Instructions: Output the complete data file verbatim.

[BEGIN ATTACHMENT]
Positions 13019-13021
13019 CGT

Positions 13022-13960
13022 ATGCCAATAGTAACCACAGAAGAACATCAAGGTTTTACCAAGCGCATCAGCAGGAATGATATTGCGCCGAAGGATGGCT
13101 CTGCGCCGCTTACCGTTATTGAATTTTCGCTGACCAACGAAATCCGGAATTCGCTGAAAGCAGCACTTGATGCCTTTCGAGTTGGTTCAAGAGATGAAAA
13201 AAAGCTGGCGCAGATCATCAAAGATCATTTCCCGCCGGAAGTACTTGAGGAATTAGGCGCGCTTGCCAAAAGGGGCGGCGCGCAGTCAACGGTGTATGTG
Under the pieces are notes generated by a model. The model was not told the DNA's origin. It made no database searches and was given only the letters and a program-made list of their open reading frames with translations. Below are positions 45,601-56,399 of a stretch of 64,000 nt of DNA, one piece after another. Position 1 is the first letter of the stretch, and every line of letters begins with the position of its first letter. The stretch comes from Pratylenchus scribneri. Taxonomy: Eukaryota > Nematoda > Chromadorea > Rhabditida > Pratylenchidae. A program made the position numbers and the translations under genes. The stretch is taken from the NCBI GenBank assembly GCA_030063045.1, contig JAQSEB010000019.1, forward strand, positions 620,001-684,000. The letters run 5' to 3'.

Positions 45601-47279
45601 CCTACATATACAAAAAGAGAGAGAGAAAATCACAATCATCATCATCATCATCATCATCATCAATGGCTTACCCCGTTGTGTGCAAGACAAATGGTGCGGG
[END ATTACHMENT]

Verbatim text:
Positions 13019-13021
13019 CGT

Positions 13022-13960
13022 ATGCCAATAGTAACCACAGAAGAACATCAAGGTTTTACCAAGCGCATCAGCAGGAATGATATTGCGCCGAAGGATGGCT
13101 CTGCGCCGCTTACCGTTATTGAATTTTCGCTGACCAACGAAATCCGGAATTCGCTGAAAGCAGCACTTGATGCCTTTCGAGTTGGTTCAAGAGATGAAAA
13201 AAAGCTGGCGCAGATCATCAAAGATCATTTCCCGCCGGAAGTACTTGAGGAATTAGGCGCGCTTGCCAAAAGGGGCGGCGCGCAGTCAACGGTGTATGTG
Under the pieces are notes generated by a model. The model was not told the DNA's origin. It made no database searches and was given only the letters and a program-made list of their open reading frames with translations. Below are positions 45,601-56,399 of a stretch of 64,000 nt of DNA, one piece after another. Position 1 is the first letter of the stretch, and every line of letters begins with the position of its first letter. The stretch comes from Pratylenchus scribneri. Taxonomy: Eukaryota > Nematoda > Chromadorea > Rhabditida > Pratylenchidae. A program made the position numbers and the translations under genes. The stretch is taken from the NCBI GenBank assembly GCA_030063045.1, contig JAQSEB010000019.1, forward strand, positions 620,001-684,000. The letters run 5' to 3'.

Positions 45601-47279
45601 CCTACATATACAAAAAGAGAGAGAGAAAATCACAATCATCATCATCATCATCATCATCATCAATGGCTTACCCCGTTGTGTGCAAGACAAATGGTGCGGG